>  Reply-to:   swan@egroups.com
 >  To: patmec@voyager.net
 >  CC: swan@egroups.com
 >
 >
 >  >Enviro-Mich message from "Patrick Diehl" <>
 >  >
 >  >We were pleased to learn that Governor John Engler has decided to embark
 on
 >  >a study of Smart Growth policies in order to prevent excessive
 development
 >  >and expansion while ensuring sound economies in Michigan.
 >  +++++++++++=================
 >
 >  Dear Mr. Diehl:
 >          Given the human population and the per capita level of
 consumption,
 >  growth is no longer "smart". "Smart Growth" is a rhetorical device to
 make
 >  the status quo acceptable. Moreover, "excessive" is a relative term, and,
 as
 >  interpreted by those intent upon continued development and expansion in
 the
 >  interest of their "sound economy", it will mean no change on the ground.
 >  Really, Mr. Diehl, there is nothing to be pleased about.
 >          Bill Willers
 >
 >
 >  Bill Willers
 >  Biology Dept., University of Wisconsin-Oshkosh
 >  800 Algoma Blvd.
 >  Oshkosh, Wisconsin, U.S.A. 54901
 >  Phone: (920)424-3074
 >  Fax: (920)424-1101
 >  willers@uwosh.edu
 >
 >      "An enormous proportion of property vested in a few individuals is
 >  dangerous to the rights, and destructive to the common happiness of
 mankind;
 >  and therefore every free state hath a right by its laws to discourage the
 >  possession of such property."
 >          -The Privates Committee, Pennsylvania, 1776
 >
 >
 >  From:   patmec@voyager.net (Patrick Diehl)
 >  Sender: owner-enviro-mich@great-lakes.net
 >  Reply-to:   patmec@voyager.net (Patrick Diehl)
 >  To: enviro-mich@great-lakes.net
 >
 >  -------------------------------------------------------------------------
 >  Enviro-Mich message from "Patrick Diehl" <patmec@voyager.net>
 >  -------------------------------------------------------------------------
 >
 >
 >  We were pleased to learn that Governor John Engler has decided to embark
 on
 >  a study of Smart Growth policies in order to prevent excessive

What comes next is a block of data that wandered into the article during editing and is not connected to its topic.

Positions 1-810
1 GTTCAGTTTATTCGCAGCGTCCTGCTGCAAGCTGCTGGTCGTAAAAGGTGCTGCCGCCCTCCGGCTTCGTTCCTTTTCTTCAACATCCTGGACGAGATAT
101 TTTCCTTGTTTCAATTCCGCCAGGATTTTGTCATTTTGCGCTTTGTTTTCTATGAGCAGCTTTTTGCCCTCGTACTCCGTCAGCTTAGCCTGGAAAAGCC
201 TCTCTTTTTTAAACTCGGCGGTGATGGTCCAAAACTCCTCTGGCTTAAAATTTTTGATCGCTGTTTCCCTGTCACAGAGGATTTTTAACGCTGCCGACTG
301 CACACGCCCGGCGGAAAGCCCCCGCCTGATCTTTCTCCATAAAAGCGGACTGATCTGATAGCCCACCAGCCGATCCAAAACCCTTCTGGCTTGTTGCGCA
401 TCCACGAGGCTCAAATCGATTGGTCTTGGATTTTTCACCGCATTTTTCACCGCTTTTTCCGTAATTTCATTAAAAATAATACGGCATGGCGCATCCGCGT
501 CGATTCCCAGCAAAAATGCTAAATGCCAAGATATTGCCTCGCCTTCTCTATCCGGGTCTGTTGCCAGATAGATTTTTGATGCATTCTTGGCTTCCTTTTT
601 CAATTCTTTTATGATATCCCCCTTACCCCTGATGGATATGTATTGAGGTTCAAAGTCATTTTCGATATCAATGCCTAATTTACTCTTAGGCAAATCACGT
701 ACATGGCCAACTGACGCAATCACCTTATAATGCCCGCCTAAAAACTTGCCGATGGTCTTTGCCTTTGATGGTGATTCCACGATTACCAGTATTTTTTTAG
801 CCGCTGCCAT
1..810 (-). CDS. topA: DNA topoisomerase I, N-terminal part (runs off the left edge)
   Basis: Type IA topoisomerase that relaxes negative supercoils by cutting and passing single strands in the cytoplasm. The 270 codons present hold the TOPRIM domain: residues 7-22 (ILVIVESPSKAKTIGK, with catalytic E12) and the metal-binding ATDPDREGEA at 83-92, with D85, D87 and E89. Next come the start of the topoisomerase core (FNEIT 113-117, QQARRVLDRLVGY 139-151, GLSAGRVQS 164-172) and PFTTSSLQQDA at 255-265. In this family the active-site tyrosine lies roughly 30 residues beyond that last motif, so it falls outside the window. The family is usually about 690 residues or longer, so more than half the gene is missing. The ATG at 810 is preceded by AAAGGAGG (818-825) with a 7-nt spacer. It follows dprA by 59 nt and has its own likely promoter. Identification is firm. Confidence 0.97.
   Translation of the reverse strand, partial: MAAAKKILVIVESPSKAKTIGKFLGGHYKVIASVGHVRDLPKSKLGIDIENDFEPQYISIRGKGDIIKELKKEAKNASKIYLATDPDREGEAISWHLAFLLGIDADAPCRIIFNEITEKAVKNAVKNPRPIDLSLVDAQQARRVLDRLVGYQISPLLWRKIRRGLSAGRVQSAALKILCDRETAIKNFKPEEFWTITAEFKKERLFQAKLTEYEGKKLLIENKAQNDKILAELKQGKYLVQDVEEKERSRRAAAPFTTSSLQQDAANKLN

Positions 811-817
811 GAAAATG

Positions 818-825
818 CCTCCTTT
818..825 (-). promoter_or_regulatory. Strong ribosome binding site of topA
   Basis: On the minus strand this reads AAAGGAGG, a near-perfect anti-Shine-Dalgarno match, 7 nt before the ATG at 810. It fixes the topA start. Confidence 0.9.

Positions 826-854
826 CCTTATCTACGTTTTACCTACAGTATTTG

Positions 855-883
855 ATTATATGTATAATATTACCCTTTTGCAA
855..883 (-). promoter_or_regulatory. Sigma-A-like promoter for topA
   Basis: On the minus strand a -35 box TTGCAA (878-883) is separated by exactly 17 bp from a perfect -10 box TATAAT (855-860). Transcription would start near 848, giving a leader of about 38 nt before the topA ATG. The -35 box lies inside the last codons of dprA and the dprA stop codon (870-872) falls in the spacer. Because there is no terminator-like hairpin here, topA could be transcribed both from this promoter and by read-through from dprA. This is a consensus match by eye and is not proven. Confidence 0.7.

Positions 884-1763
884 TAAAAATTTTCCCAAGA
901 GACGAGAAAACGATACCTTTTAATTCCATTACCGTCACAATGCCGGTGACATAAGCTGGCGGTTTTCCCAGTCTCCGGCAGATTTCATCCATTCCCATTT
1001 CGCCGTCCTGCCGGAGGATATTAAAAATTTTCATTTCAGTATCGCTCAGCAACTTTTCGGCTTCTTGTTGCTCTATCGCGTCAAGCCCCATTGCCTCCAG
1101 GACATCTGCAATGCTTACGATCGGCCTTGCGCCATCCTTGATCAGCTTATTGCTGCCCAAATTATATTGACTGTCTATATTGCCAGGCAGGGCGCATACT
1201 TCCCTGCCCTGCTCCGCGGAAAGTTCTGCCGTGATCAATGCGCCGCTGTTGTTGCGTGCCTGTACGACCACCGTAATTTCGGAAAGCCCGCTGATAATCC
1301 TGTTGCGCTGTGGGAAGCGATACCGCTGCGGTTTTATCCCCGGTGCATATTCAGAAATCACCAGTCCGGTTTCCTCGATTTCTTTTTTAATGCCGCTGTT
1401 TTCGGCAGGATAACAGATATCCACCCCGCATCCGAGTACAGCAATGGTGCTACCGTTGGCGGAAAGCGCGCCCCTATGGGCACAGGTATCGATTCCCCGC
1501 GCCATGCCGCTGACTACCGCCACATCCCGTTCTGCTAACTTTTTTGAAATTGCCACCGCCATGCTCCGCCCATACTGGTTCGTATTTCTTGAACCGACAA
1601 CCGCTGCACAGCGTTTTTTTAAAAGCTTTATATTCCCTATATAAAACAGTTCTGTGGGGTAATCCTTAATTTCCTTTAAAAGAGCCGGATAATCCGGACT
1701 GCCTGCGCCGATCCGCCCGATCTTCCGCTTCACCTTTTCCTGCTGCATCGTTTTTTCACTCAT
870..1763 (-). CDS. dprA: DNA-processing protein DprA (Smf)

development
 >  and expansion while ensuring sound economies in Michigan.  His
 announcement
 >  at the recent National Governors' Association meeting - together with
 >  Maryland Governor Parris Glendening, a national leader on smart growth
 >  issues - is encouraging to many who have advocated for these policies for
 >  several years.
 >
 >  The Smart Growth Agenda that the Michigan Environmental Council and our
 >  partners and allies have developed includes statewide, coordinated
 >  goal-setting; regional impact coordination; integrated and
 adequately-funded
 >  state and local programs (e.g. Purchase of Development Rights); urban
 >  service districts and growth boundaries; fiscal incentives for better
 >  planning and growth management; and other tools for local governments to
 use
 >  in the fight to preserve the character of their communities and the
 >  viability of their local economies.  Our coalition studied the progress
 >  Maryland has achieved in the land use arena for some time and designed a
 >  framework for land use reform based in part on Maryland's success.
 >
 >  Twenty-four organizations have committed to a Smart Growth Agenda in
 >  Michigan to date, including the League of Women Voters of Michigan, the
 >  Michigan Land Use Institute, the Michigan Municipal League, the Michigan
 >  United Conservation Clubs, the Ecology Center and the Mackinac Chapter of
 >  the Sierra Club.  For more information, contact Conan Smith or Dusty
 Fancher
 >  at (517) 487-9539.
 >
 >
 >
 >
 >
 >
 >
 >
 >  Patrick Diehl
 >  Associate Director
 >  Michigan Environmental Council
 >  119 Pere Marquette, Suite 2A
 >  Lansing, Michigan 48912
 >  517-487-9539
 >  517-487-9541 fax
 >  e-mail: patmec@voyager.net  >>
 >
 > ==============================================================
 > ENVIRO-MICH:  Internet List and Forum for Michigan Environmental
 > and Conservation Issues and Michigan-based Citizen Action.   Archives at
 > http://www.great-lakes.net/lists/enviro-mich/
 >
 > Postings to:  enviro-mich@great-lakes.net      For info, send email to
 > majordomo@great-lakes.net  with a one-line message body of  "info
 enviro-mich"
 > ==============================================================
 > >>